I’ve been watching a lot of basketball lately, and between the channel-flipping and occasional single-game windows, it has not been possible to use the DVR to avoid seeing commercials. Which means I’ve seen a lot of the current paradigm of advertising in America, which seems to consist of two main modes:
- Smug and “dickish”: The main exemplar of this is the Fidelity commercial in which a smug Fidelity customer at a cafe sneers at another customer for not knowing the wonders of his commercial invetment advice provider, but really, just about any investment commercial would do. Sam Waterston for TD Ameritrade is smug personified, although, to be fair, that’s pretty much his character on “Law & Order,” too. The quotes on “dickish” are to indicate that it’s a behavior category not restricted to those with external genitalia, as the horrible women bartenders in the Miller Lite campaign demonstrate.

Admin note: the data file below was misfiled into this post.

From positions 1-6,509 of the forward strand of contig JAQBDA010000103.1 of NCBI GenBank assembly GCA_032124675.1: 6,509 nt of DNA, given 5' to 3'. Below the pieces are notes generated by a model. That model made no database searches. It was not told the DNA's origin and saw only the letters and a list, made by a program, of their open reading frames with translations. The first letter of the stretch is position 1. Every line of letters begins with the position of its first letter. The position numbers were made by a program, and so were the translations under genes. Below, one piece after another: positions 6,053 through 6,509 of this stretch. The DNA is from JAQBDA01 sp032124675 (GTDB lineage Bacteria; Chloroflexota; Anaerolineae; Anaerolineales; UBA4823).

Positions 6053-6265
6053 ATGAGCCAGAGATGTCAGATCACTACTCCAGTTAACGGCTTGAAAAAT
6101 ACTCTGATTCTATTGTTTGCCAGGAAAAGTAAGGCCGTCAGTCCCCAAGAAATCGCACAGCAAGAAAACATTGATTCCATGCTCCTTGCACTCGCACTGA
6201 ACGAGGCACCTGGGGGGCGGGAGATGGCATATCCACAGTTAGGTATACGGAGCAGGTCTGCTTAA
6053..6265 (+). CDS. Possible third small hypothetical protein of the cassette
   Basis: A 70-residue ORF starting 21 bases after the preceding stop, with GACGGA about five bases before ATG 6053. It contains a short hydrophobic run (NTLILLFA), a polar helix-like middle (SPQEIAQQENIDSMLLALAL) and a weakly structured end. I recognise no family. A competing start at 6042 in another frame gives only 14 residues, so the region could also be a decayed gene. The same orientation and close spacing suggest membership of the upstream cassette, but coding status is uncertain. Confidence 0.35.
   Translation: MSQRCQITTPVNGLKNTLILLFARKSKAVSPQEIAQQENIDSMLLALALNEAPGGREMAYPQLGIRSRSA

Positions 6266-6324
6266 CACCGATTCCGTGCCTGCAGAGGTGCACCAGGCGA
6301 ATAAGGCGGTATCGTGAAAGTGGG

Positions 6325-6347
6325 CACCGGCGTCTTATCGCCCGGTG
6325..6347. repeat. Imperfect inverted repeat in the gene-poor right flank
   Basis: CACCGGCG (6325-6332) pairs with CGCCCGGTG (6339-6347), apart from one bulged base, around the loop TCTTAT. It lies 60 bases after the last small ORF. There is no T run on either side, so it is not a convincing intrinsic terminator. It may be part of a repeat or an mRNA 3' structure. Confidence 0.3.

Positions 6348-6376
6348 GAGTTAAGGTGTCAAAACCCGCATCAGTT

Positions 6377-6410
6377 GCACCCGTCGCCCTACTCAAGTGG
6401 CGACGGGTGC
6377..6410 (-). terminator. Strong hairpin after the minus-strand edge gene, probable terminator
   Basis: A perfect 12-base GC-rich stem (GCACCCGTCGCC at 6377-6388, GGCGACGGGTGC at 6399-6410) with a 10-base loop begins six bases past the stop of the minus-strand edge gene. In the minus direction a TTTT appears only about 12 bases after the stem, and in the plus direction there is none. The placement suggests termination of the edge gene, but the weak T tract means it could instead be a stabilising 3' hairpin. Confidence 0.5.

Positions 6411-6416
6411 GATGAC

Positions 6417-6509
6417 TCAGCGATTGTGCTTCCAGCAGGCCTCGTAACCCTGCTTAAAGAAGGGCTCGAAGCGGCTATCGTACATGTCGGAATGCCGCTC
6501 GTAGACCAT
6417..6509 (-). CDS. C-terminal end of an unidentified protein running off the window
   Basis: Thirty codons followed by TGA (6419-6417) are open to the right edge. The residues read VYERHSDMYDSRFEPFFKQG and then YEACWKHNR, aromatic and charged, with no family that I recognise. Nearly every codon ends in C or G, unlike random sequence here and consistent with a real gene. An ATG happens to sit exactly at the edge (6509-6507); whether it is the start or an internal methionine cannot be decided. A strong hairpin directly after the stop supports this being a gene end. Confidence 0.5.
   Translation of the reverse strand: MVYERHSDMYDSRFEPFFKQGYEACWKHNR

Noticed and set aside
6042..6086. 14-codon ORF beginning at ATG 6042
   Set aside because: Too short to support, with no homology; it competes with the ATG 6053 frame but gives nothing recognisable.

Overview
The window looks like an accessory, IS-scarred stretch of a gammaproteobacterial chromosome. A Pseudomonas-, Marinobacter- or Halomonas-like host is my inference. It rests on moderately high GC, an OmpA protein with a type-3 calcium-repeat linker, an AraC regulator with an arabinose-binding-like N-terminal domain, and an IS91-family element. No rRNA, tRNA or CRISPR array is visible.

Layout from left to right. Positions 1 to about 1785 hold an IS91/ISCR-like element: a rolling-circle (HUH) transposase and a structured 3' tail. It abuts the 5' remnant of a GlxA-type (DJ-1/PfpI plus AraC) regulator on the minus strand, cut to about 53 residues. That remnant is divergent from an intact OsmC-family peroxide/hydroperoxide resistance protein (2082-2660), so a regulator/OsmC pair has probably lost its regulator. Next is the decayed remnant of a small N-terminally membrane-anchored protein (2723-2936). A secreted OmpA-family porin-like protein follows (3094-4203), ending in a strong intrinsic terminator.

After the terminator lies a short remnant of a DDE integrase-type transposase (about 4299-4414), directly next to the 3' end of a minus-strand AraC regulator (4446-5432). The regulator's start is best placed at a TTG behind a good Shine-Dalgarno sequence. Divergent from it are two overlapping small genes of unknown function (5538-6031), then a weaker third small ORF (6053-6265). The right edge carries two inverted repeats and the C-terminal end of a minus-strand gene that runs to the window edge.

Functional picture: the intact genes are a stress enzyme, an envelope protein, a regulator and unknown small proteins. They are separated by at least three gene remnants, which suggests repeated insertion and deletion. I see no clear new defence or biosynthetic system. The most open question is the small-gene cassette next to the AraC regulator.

- Horrifying: The singing NAPA commercials just creep me out, and they’re everywhere. Lots of CGI-heavy ads fall in here, as do those Subway spots with adults dubbed in little-kid voices.
There’s some overlap between these categories– the “talking baby” spots for ETrade being a prime example– but that covers 90% of the national advertising I’ve been seeing. The remaining 10% are boring and forgettable, with the possible exception of the Old Spice guy spots, which make no sense, but are at least amusing.
Really, if you want to know what’s wrong with us as a society, that tells you everything you really need to know: the best way to appeal to modern American consumers is to be either smugly dickish, or horrifying. Or both.